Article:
The exact number doesn’t matter a lot – it could just as easily be 108 Paladins. It just matters that there’s enough of a boundary that it matters, but not so much that it has no context.


Yes You Kan(ban)

Kanban is an agile methodology that has its roots in japanese manfacturing, but for most people the term is synonomous with “lots of sticky notes”. The rub is that both of these things are true, but because of terminology, things get weird.

Kanban is used for work that proceeds like a production line, where the issue is not schedules, but predictable workflow through a number of stations. To use a hypothetical situation, let’s say we have a little pizza place. When someone calls up, the following things happen:

  1. Someone answers the phone and takes down the order
  2. Someone grabs a round of pizza dough and spins it flat.
  3. Someone adds the toppings to the Pizza
  4. Someone puts the pizza in the oven
  5. Someone takes the pizza out of the oven
  6. Someone boxes the pizza
  7. Someone copies the delivery information onto the pizza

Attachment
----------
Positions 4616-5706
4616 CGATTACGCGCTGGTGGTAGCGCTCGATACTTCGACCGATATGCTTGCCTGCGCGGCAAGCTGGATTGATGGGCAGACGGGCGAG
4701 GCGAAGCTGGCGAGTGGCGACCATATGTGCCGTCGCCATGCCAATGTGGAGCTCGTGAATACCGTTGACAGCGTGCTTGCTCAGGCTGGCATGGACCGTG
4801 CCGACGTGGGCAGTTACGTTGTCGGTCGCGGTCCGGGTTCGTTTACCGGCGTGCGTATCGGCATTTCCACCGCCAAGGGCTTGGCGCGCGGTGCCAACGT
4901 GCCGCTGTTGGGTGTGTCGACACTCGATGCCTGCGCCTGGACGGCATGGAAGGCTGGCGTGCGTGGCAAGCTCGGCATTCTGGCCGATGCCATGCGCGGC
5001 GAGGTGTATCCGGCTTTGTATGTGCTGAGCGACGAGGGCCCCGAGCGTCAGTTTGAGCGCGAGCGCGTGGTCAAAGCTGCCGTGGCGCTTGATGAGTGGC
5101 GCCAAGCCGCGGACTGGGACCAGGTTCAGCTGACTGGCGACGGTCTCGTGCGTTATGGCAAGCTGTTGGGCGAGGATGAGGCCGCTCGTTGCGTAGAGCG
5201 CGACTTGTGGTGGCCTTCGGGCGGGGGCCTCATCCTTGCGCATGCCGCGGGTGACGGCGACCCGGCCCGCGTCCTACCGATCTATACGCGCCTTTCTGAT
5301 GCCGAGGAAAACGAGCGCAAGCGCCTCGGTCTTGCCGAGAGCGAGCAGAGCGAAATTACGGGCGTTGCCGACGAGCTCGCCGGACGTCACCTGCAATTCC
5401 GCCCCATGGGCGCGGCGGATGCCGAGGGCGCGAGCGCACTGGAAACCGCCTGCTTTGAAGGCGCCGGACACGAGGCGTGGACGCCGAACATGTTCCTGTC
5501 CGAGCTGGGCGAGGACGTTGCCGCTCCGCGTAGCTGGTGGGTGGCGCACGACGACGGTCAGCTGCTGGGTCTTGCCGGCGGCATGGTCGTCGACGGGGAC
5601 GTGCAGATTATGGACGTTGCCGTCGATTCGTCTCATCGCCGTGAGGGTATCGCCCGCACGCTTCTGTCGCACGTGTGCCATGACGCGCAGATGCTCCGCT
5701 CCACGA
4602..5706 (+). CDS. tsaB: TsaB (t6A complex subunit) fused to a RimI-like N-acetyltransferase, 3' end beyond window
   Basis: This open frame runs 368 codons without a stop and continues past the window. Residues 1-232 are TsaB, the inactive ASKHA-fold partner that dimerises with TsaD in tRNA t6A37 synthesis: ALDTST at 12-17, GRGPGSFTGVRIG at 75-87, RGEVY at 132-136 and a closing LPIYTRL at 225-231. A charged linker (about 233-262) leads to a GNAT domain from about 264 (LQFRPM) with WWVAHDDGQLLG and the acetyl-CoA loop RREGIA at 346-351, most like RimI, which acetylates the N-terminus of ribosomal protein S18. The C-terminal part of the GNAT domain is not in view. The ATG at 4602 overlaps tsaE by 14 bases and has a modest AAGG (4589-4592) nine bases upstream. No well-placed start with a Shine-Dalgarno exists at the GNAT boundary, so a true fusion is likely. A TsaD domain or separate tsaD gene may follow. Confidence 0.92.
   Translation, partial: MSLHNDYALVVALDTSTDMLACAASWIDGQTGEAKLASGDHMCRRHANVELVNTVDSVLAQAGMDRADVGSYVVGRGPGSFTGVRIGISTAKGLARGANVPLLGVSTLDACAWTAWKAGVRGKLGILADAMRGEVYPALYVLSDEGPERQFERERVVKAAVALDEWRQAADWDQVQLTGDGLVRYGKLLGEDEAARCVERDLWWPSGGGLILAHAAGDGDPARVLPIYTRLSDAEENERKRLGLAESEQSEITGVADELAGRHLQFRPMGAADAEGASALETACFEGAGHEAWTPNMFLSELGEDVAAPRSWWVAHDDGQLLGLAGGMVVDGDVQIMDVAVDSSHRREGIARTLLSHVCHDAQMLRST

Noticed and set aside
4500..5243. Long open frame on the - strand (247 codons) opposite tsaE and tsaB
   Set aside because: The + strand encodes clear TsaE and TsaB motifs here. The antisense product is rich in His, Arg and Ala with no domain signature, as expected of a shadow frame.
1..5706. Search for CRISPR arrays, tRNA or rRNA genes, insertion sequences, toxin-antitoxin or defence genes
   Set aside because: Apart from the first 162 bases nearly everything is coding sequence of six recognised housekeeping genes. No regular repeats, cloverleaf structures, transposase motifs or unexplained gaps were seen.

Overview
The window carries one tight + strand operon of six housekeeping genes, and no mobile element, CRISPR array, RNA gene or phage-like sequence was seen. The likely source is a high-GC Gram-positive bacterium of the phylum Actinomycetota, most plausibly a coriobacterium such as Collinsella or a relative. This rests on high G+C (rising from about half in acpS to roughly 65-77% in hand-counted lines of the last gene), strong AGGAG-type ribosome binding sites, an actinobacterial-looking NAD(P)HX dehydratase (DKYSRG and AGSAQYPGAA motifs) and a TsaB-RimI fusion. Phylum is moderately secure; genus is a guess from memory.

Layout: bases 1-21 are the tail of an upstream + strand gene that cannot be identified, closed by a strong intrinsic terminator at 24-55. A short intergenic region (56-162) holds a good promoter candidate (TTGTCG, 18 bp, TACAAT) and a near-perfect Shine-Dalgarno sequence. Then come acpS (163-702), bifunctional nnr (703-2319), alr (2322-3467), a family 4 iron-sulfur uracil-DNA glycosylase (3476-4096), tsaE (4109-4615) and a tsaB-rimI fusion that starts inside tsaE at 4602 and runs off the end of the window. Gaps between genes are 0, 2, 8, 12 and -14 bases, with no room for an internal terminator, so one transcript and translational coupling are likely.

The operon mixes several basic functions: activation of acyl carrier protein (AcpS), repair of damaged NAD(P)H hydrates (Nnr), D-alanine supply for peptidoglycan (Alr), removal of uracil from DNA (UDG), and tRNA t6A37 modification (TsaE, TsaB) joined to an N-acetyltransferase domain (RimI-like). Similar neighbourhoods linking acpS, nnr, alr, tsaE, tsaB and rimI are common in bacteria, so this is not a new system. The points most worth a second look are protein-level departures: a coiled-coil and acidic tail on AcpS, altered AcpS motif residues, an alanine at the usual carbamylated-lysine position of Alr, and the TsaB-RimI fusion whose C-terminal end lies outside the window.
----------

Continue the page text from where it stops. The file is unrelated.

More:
8. Someone puts the pizza in the “to be delivered” stack 9) Someone grabs the pizza and delivers it

Now, that’s unpacked pretty far. In practice, a lot of those steps can be collapsed because they’ll be done together. With that in mind, we might define a number of workstations:

Workstation 1: The Phone, where orders are taken.

Workstation 2: The prep area, where the pizza is made, then put in the oven.

Workstation 3: The finishing area, where cooked pizza is boxed, labeled and put in the stack.

Workstation 4: The stack, where pizzas to be delivered go.

In theory, at any given point, a pizza will be at one of these stations.  But that’s not quite correct – there is another pseudo-workstation between 2 and 3, where the pizza is cooking.

So if you drew this out, i might look like:


This is a rudimentary workflow, and it’s a great starting point.

Now, imagine that you put this up on a board.  When a call was received, the first person wrote all the information about the pizza on a post it, and slapped it up under call received.